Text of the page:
Sue Ellyn Pagano Huizing, a former Madison Area YMCA gymnastics director who retired from the Y in 2001 was fondly remembered after her passing at a gathering of former Rosettes and coaches at the Madison Area YMCA.
Women who had been Rosettes during the 1980s and 90s and coaches came from near and far including California, Illinois, Wisconsin, Maryland, Pennsylvania and New Jersey to celebrate Sue Ellyn’s life and talk about how she touched their lives as a coach, colleague, mentor, mother figure and friend in “the gym that Sue built.”
“Sue left her mark on our association and more importantly with the many girls who she coached in gymnastics,” said Madison Area YMCA Vice President and Capital Project Director Bob Conley.
Sue was hired in the early 80s to take over a small but growing gymnastics program, long before the Y had dedicated space for gymnastics. The gymnasts and coaches set up and broke down all of the equipment each day. It was under these difficult training conditions that the Rosettes won their first YMCA Nationals in 1983. It was then that the Y determined that a proper gymnastics space would be built in the Y’s facility on Kings Road. Sue spent countless hours designing the dream gym for gymnasts that is still in use today, where the same nurturing and mentoring still happens.
Debbie McCarthy Bell, Sue’s close friend who also coached with her, said, “This gymnastics center is truly the gym that Sue built. She dreamed it, designed it and more importantly had developed a program that would fill it. Of course, much as it is today, it is not the walls and equipment, but the lives touched within the walls that is the story. Sue showed us kindness, loyalty, strength and love.”
“This gym was Sue’s happy place,” said Sue’s sister Cheryl Johanson who attended the celebration, noting that while her sister shaped the gymnasts, they in turn shaped Sue. “Impart all you learned from Sue to others,” she said.
Brooks Kenny said that she was never the best on the team and she told that to Sue. “Sue said, ‘It’s about showing up and being a good team member,’” remembered Kenny. Like many Rosettes, Kenny saw Sue as a second mother.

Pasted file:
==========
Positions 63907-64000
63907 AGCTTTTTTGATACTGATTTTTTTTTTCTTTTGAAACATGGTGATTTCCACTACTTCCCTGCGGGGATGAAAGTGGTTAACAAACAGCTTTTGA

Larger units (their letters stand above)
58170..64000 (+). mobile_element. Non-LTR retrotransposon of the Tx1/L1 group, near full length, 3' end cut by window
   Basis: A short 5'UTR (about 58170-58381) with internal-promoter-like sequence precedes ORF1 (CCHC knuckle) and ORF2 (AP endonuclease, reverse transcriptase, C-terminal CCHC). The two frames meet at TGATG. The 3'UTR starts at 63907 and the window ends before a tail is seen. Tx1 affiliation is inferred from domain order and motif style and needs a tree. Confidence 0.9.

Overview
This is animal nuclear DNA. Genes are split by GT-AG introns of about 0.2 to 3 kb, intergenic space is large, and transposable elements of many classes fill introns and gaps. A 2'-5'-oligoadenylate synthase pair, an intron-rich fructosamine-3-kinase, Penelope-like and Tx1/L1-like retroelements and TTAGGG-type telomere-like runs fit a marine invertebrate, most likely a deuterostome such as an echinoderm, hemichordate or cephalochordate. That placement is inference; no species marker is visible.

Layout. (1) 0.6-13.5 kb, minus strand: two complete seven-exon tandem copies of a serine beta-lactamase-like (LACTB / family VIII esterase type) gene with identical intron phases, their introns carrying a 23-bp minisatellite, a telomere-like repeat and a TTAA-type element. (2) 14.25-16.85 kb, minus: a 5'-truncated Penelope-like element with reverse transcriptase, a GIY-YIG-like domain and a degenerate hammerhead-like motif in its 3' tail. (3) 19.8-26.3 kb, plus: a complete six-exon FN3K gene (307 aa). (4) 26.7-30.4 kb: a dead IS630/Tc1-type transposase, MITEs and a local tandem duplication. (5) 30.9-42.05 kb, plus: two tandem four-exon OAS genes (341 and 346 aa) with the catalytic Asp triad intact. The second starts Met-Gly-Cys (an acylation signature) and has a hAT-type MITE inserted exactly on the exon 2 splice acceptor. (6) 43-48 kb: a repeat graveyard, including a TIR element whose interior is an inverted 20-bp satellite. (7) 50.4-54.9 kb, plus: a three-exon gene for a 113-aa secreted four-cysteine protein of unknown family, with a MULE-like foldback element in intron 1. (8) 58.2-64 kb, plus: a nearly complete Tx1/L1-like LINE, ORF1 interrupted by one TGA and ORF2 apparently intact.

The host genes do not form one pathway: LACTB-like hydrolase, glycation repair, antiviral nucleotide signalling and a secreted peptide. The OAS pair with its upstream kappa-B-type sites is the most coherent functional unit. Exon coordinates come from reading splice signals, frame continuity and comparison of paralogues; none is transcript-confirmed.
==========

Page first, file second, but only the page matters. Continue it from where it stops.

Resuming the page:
She said she tries to impart these lessons on her own children today. During her college breaks, Kenny came back to the Madison Area YMCA to help with coaching. Sue attended her wedding as well as the weddings of many other Rosettes.
Kelly Ewing spent 12 years as a Rosette and now her daughter, Colleen, is currently on the team. Ewing said her daughter has found all the things that she herself loved about being a Rosette. “The team becomes your family. You learn life lessons early. It’s not about winning—it’s about supporting friends. You learn what dedication and commitment is about.”
Kiya Tomlin said, “I thought I was Sue’s favorite. I came to realize that each of us was her favorite,” adding that she aspired to positively impact other people, as Sue had shown her.
Upon hearing of Sue’s passing, many of the Rosettes during her tenure (once a Rosette always a Rosette as the women affectionately agreed) posted fond memories and gratitude on Facebook:
- Sue Ellyn and our Rosette family impacted my life in a way I don't think I have ever been able to put into words
- I have tried in different ways over the years to get the message to her that she has had a HUGE impact on my life, that she played a significant role in raising me…
Sue is survived by her two daughters, Audrey and Bridget, and a family of Rosettes too large to list. As she was facing her final days she told one of her closest friends, “Make sure all the Rosettes get a hug from me and that I love them.” A college scholarship in Sue’s name has been established.